Hypersensitivity of Cockayne's syndrome cells to camptothecin is associated with the generation of abnormally high levels of double strand breaks in nascent DNA.
Squires S., Ryan AJ., Strutt HL., Johnson RT.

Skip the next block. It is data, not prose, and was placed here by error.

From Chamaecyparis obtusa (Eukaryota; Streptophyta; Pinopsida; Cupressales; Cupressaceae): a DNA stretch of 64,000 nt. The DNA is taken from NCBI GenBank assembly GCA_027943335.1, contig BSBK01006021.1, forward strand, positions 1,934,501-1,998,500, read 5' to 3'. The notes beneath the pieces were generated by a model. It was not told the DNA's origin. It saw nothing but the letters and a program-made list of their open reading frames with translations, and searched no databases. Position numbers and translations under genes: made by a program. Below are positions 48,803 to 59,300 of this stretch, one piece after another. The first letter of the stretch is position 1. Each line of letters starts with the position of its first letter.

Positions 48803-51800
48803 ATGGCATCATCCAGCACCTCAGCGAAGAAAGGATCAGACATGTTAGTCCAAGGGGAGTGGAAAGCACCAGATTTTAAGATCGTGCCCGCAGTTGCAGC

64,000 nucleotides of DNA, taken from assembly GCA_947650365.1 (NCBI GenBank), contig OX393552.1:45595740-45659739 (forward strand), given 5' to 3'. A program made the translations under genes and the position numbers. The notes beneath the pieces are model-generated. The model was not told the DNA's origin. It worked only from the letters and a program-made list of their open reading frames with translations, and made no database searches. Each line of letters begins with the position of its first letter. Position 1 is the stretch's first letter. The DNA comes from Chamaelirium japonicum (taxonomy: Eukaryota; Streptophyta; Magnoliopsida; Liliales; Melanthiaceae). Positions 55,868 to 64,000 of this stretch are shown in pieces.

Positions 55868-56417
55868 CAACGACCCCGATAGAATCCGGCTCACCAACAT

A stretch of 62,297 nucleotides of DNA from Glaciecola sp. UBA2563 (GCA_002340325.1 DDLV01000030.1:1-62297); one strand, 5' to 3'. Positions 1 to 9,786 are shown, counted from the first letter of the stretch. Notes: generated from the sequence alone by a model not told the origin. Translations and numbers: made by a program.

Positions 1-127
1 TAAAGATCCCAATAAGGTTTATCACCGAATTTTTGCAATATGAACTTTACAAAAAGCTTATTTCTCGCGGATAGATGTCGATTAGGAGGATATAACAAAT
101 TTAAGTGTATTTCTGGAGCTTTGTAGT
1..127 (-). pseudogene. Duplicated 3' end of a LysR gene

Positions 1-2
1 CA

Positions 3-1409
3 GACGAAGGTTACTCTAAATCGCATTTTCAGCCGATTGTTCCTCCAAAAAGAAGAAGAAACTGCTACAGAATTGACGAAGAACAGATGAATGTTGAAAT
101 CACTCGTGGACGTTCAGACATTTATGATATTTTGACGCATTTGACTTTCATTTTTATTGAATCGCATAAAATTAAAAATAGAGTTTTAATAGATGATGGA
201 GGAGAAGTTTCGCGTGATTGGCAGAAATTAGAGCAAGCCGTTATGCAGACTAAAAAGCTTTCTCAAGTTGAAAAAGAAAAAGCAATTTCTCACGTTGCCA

We report that fibroblasts from individuals with Cockayne's Syndrome (CS), an autosomal recessive disease exhibiting hypersensitivity to UV, are also hypersensitive to the killing action of camptothecin (CPT). In normal and CS cell lines the level of the protein-linked single strand DNA breaks (SSBs) induced by equal doses of CPT is similar, and these DNA breaks disappear within minutes of the removal of CPT. Thus, the toxicity of CPT does not correlate with the primary DNA lesions induced by the drug, and the hypersensitivity of CS cells cannot be explained by excessive topoisomerase I activity or by a defect in the enzyme ligation step. We have reported that CPT toxicity in normal cells is closely associated with the generation of double-strand DNA breaks (DSBs), predominantly at sites of DNA replication. The hypersensitivity of CS cells to CPT correlates closely with the much higher level of DSBs in nascent DNA than in normal cells. These DSBs are long-lived in all cells, but in CS many more (about 10-fold) remain 24 h after CPT removal and are presumably responsible for the higher frequency of chromosome aberrations in these cells. In CS as in normal cells aphidicolin prevents the generation of replication-related DSBs, suggesting that the movement of the DNA polymerase is necessary for the induction by CPT of the cytotoxic DSBs. Resistance to CPT and UV is restored to wild type in proliferating hybrids constructed between CS lines from two different complementation groups as is the abundance of replication-related DSBs. On the basis of this complementation we conclude that the UV and CPT sensitivities are distinct phenotypic traits arising from mutations in the CS A and B genes.